Before he joined the Naval Training Bureau in 1972, war artist Bằng Lâm documented various North Vietnamese military installations. He used these sketches and quick paintings as references for larger paintings in the future. Lâm concentrated on works of propaganda, even after he moved to the Vietnam People’s Navy.
The Vietnam People’s Navy
Formed in 1955, the Vietnam’ People’s Navy was crucial to Vietnamese resistance efforts during the Second Indochina War. Their control of the Gulf of Tonkin allowed vital equipment and supplies to arrive from China and elsewhere. From there, the beginning of the Ho Chi Minh Trail sea route facilitated the distribution of relief supplies and troops to South Vietnam. This worked in tandem with the Ho Chi Minh Trail land route through Laos.
The Vietnam People’s Navy utilised the natural harbour of Hạ Long Bay as a base for seafaring activities. Although channels between the karst islands were mined by the US Navy, they offered security and anonymity for the North Vietnamese. Hải Phòng port provided protection with heavy anti-aircraft installations aimed over the bay at incoming enemy bombing campaigns.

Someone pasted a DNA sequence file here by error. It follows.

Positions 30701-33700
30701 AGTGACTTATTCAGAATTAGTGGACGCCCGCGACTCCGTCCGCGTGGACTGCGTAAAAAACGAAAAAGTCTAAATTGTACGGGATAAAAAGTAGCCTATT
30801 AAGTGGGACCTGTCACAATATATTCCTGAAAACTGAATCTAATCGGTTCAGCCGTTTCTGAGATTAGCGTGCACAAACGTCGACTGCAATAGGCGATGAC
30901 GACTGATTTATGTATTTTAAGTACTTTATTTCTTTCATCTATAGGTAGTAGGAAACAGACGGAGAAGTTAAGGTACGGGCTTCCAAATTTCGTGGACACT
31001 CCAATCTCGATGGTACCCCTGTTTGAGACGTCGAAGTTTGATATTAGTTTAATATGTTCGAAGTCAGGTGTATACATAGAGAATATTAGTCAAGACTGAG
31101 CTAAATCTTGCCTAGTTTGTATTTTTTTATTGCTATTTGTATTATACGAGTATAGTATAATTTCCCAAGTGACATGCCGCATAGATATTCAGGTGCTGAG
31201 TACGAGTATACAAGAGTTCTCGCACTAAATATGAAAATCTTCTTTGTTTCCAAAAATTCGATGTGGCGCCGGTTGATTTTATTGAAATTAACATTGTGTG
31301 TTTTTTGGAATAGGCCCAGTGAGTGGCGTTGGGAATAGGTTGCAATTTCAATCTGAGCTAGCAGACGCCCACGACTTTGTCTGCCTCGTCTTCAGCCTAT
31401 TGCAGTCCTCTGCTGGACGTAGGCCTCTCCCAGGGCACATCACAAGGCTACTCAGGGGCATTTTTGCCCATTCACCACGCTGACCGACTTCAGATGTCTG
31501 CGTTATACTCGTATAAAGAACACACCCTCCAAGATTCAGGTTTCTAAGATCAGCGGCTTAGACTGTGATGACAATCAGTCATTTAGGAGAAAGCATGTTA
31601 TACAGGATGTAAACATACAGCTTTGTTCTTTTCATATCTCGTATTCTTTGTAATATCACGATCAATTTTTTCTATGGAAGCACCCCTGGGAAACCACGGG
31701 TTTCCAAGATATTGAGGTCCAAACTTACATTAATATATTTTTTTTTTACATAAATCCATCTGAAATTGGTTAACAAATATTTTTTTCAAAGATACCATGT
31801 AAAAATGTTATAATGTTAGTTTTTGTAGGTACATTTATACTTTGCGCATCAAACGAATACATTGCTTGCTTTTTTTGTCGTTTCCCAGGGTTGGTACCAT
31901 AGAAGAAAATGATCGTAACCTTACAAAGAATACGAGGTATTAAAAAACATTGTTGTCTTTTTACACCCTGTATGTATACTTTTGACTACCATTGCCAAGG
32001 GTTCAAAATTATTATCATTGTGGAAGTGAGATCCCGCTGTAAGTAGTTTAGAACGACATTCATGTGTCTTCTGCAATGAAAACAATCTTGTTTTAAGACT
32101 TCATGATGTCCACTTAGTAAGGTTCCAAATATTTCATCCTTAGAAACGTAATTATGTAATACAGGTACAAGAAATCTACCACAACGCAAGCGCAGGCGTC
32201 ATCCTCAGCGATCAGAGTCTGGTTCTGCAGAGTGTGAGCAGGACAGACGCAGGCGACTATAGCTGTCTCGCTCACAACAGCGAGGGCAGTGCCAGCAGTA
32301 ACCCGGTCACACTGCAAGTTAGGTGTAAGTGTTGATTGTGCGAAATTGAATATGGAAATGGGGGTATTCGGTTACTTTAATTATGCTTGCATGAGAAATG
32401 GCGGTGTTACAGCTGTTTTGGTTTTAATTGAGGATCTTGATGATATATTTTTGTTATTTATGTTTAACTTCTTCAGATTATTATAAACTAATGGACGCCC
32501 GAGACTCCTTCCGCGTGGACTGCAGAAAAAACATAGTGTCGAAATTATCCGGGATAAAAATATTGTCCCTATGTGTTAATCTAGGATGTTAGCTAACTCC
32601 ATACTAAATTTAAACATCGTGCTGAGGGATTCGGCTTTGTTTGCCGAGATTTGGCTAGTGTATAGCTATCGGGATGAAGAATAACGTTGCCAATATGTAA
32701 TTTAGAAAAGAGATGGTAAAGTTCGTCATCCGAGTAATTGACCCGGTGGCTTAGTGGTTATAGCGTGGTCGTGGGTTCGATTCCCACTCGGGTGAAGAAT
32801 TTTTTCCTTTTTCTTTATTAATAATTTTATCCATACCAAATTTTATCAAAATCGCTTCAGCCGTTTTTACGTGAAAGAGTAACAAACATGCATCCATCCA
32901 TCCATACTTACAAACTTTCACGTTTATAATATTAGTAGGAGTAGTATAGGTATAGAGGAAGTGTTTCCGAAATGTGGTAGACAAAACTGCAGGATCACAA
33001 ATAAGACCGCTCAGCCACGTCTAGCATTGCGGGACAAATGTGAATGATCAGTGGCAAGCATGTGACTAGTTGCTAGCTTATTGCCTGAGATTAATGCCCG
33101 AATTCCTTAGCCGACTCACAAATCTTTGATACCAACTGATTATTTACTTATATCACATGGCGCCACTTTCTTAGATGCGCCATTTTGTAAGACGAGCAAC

Bằng Lâm Records Navy Troops
Before officially joining the Navy Training Bureau, Lâm travelled to Hạ Long Bay on a propaganda assignment.
Lâm described his art work as a conduit for troop morale. He was given roles of leadership and responsibility while assigned to 308 Division of the People’s Army of Vietnam (PAVN). Lâm applied the same sense of responsibility when focused on propaganda work for the navy. He considered his gifts for photography and art as a natural tool of encouragement for naval soldiers.1
Lâm’s quick preliminary sketches in watercolour show the preparations and exercises common in normal navy life. Three soldiers on the deck of a ship put on gas masks in a drill against potential toxic chemical attack (fig. 1). Lâm described it as a compulsory precaution before military vessels set sail. The seamen are framed by the islands of Hạ Long Bay in the background.
In another addition, Lâm depicted a unit cleaning bullets and operating a 37mm ship’s cannon (fig. 2). Platoon leaders supervised three-man units while they made final checks before setting sail. Conflict over the Gulf of Tonkin erupted after the start of US bombing campaigns in 1965. Ensuring equipment operated in good working order was vital to success in the region.
REFERENCES AND FOOTNOTES:
- Interview conducted with Bằng Lâm by Witness Collection, 25 November 2019, Hanoi.